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William Henry Jackson 
The Mountain of the Holy Cross 
Albumen silver print 
10 1/4 x 13 1/4 ins 
George Eastman Museum 
Numerous photographers have tried to duplicate Jackson's image without success. Today the picture is a curiosity, but to the viewers of that time, besieged by theories of positivism and Darwinian evolution, the image was widely viewed as a concrete symbol of Christian faith and a solid manifestation of God's law.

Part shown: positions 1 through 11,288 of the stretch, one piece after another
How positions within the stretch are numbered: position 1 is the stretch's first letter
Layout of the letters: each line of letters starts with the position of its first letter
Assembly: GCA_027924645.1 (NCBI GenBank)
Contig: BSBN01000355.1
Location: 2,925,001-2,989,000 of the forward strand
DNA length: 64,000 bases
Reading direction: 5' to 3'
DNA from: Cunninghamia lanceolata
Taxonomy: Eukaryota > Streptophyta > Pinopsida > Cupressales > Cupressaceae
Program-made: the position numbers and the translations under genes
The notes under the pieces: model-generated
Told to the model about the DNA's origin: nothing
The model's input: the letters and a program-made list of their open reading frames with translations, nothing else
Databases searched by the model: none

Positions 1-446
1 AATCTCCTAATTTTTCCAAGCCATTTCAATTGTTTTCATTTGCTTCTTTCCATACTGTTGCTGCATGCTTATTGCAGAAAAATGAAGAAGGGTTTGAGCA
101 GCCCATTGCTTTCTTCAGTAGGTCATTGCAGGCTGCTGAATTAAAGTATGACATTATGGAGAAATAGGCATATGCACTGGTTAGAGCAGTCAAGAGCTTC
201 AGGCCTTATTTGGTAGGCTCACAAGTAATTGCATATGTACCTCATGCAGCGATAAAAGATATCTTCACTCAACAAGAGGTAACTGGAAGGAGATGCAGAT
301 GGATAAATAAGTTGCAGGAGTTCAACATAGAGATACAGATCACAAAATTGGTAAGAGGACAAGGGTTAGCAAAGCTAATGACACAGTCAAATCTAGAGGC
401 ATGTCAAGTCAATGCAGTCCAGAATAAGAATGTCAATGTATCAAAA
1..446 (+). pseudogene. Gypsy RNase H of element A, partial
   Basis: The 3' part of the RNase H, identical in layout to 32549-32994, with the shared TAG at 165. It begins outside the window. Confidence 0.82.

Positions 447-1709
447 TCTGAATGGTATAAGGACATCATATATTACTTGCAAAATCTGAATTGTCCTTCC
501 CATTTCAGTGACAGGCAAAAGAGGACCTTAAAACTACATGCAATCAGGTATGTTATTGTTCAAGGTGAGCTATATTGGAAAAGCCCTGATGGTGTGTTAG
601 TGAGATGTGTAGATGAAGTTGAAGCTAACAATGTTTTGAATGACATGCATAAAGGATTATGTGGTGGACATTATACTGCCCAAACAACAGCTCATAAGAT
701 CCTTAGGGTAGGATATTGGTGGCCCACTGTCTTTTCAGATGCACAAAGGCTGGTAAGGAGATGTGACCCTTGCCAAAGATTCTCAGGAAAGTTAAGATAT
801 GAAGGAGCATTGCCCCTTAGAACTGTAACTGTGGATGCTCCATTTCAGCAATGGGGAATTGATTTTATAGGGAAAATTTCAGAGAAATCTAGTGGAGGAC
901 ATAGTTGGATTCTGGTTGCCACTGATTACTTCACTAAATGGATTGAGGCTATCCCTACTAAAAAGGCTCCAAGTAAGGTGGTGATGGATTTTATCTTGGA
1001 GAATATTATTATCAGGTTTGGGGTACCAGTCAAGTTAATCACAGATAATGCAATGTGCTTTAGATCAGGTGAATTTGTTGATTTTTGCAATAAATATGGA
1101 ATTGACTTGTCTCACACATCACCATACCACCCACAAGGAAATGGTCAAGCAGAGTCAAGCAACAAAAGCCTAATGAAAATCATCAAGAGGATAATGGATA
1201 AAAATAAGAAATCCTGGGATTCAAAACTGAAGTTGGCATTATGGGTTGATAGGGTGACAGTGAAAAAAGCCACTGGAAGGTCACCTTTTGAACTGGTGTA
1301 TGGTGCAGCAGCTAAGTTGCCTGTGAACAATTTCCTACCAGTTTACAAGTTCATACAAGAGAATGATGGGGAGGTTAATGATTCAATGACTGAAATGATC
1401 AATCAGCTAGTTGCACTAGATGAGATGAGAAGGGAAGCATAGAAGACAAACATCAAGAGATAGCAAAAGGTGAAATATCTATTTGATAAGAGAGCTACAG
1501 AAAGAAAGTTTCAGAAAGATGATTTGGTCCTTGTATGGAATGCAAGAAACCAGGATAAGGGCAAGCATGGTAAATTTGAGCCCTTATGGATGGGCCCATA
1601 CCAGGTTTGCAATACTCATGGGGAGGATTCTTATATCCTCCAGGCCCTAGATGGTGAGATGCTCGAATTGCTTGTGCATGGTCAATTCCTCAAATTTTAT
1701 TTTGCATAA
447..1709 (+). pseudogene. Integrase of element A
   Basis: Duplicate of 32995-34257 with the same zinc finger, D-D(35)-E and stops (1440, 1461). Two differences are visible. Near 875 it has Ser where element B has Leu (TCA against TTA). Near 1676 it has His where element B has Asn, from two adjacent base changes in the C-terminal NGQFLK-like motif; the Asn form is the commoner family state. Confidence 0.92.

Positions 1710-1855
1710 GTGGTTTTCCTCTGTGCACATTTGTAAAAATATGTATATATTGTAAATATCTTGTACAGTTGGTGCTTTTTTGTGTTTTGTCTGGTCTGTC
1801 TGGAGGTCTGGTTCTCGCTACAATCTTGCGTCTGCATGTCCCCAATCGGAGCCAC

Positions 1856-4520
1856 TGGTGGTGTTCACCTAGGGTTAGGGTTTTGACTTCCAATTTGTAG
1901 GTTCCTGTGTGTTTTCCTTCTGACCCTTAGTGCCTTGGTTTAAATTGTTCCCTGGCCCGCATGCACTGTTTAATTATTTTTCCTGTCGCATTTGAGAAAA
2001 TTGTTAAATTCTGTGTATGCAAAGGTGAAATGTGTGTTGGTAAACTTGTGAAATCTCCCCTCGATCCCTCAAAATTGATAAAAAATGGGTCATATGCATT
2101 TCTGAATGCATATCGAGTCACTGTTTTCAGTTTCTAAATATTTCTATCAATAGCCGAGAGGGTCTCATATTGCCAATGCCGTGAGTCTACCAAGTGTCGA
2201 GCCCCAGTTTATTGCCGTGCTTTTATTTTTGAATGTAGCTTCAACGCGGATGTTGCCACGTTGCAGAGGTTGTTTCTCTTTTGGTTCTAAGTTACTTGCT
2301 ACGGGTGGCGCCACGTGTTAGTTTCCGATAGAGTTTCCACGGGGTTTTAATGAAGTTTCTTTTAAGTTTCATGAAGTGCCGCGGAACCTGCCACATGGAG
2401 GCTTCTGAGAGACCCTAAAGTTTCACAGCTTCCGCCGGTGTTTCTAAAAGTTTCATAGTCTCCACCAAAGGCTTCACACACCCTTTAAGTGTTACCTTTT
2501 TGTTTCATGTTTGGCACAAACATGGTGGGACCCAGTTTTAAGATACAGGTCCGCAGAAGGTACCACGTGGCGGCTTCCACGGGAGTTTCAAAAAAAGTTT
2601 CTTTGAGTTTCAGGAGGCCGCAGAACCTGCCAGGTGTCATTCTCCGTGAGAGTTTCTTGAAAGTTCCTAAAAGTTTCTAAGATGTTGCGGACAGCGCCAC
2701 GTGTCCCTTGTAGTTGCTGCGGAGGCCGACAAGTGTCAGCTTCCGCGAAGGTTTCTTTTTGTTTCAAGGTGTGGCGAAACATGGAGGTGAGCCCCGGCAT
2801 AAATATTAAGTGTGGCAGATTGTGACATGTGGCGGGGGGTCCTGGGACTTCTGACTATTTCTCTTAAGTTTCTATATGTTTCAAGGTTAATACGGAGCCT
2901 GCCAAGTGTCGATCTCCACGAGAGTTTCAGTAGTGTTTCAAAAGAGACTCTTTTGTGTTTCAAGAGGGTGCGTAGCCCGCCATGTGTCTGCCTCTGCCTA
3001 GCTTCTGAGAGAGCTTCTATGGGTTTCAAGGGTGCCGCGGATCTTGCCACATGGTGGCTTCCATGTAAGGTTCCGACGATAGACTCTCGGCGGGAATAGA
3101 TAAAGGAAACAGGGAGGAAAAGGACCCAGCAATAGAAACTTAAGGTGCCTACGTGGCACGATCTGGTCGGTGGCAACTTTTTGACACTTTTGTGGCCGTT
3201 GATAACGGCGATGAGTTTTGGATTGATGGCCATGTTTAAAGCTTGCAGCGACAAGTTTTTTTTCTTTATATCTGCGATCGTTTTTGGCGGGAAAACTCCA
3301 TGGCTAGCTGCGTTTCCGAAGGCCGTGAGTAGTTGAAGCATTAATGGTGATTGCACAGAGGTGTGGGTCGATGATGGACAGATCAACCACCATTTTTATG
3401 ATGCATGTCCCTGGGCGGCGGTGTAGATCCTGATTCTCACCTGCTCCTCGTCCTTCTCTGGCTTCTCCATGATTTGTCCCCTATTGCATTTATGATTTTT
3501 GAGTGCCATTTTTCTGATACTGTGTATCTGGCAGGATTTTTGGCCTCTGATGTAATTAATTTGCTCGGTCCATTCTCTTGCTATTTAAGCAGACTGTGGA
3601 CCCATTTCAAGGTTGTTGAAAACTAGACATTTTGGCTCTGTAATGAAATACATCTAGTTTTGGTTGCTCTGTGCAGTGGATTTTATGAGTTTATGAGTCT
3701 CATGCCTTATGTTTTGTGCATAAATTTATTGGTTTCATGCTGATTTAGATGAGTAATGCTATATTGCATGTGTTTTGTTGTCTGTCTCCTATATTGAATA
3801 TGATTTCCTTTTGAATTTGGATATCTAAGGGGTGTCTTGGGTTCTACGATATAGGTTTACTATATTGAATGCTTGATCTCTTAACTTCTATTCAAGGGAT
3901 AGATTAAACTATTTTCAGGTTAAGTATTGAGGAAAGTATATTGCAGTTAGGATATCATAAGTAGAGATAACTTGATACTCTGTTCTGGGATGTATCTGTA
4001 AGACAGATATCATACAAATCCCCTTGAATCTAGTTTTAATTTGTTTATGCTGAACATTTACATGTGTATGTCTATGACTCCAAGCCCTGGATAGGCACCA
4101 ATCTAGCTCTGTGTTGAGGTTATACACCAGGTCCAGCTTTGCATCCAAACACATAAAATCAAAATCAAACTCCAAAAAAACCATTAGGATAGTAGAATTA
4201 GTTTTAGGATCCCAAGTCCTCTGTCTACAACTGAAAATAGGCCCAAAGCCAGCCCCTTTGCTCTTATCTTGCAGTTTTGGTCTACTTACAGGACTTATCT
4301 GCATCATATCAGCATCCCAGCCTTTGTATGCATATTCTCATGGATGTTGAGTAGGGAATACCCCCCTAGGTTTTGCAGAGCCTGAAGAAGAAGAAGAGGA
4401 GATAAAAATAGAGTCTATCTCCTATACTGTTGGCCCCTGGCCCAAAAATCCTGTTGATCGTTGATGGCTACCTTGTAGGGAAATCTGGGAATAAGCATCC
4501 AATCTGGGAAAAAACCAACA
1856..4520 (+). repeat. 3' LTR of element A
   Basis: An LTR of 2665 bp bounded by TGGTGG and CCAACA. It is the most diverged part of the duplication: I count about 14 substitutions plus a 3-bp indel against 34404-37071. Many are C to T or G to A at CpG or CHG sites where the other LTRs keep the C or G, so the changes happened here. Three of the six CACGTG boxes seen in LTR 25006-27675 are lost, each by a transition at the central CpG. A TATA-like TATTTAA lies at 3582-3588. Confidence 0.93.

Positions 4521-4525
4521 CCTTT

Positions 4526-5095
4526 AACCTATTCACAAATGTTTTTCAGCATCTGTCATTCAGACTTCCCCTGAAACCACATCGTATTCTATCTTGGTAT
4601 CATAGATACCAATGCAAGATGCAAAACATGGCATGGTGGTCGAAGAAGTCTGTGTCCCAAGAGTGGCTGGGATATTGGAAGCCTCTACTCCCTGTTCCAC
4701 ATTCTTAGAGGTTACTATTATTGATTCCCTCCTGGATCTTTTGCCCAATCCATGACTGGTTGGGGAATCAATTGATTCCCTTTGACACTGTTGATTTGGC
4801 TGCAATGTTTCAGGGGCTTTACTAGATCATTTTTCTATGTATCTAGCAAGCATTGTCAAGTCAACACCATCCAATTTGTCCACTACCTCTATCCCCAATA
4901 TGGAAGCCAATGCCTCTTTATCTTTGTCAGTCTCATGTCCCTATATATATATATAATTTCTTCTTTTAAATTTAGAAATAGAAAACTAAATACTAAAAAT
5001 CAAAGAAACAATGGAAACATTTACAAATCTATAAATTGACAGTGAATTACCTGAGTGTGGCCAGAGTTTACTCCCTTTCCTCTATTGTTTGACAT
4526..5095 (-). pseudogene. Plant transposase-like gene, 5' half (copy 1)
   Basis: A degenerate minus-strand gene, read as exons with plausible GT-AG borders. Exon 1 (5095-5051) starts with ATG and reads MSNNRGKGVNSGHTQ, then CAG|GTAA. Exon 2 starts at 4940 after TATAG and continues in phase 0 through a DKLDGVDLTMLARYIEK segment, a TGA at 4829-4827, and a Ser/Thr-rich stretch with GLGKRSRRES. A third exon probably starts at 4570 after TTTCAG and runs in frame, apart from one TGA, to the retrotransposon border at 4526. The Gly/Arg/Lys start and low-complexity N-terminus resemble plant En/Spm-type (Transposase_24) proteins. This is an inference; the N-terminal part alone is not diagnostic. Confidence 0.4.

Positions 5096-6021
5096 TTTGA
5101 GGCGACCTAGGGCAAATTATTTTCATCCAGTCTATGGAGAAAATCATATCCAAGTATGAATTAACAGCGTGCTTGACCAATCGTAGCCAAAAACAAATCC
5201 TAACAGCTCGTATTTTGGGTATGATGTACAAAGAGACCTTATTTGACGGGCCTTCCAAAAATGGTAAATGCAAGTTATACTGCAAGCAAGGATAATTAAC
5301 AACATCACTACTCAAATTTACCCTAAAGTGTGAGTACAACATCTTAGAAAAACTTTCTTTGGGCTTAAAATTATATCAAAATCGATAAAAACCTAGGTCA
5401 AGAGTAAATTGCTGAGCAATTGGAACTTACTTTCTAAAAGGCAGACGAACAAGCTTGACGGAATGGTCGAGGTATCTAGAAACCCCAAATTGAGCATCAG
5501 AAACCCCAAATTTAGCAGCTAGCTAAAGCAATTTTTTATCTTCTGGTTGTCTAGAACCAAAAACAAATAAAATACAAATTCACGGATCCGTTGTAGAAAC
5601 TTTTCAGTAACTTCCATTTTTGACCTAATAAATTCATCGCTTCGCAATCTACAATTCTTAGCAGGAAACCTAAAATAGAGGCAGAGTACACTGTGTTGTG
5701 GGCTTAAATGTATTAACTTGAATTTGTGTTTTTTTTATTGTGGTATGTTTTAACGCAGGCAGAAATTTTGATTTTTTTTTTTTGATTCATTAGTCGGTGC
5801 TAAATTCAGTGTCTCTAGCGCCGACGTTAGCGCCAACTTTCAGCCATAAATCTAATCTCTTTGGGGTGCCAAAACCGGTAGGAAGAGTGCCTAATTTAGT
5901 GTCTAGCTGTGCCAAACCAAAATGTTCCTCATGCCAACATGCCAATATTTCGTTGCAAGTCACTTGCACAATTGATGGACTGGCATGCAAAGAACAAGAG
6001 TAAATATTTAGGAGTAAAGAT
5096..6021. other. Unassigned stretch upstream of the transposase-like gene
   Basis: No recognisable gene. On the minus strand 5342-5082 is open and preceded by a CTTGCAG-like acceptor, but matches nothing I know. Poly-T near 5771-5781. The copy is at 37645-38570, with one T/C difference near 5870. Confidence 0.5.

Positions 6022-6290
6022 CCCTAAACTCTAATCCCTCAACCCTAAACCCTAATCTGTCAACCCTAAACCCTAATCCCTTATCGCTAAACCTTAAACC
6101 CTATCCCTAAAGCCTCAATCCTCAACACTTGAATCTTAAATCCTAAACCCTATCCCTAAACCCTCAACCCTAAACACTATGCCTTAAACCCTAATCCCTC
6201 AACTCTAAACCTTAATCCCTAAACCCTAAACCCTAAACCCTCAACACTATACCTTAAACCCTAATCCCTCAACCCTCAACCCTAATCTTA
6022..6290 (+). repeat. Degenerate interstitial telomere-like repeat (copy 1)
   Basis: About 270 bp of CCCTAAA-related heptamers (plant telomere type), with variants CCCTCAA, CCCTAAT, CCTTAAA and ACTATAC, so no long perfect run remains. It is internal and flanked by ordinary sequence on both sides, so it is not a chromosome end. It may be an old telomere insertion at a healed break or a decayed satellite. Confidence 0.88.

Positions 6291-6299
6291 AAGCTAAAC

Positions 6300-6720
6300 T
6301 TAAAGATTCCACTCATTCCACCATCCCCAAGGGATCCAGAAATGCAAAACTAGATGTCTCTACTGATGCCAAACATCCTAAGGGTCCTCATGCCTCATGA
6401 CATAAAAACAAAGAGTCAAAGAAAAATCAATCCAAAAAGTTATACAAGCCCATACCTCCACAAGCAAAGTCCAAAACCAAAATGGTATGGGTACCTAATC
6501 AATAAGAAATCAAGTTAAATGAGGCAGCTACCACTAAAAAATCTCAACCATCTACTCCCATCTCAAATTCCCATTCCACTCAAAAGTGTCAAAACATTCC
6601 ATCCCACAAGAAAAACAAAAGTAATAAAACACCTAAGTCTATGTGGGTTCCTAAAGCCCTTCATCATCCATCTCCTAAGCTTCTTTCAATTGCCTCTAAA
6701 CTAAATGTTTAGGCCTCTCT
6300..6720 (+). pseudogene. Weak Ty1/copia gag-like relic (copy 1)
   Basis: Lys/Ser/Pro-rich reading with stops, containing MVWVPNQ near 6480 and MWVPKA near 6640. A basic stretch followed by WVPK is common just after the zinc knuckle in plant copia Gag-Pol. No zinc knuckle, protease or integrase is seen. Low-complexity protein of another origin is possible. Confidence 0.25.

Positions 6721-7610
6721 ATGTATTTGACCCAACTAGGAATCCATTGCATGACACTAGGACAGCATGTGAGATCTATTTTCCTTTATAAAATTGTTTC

Some critics claimed Jackson retouched the snowy cross portion of the image. Handwork does appear in the shadowy stream (lower right center) leading up to the cross, but not in the area around the cross itself. There is nothing unusual about this practice, as wet-plate photographers relied on handwork for effect as well as to correct for deficiencies in the process. It is probable that erosion has caused the arm to retain less snow. 

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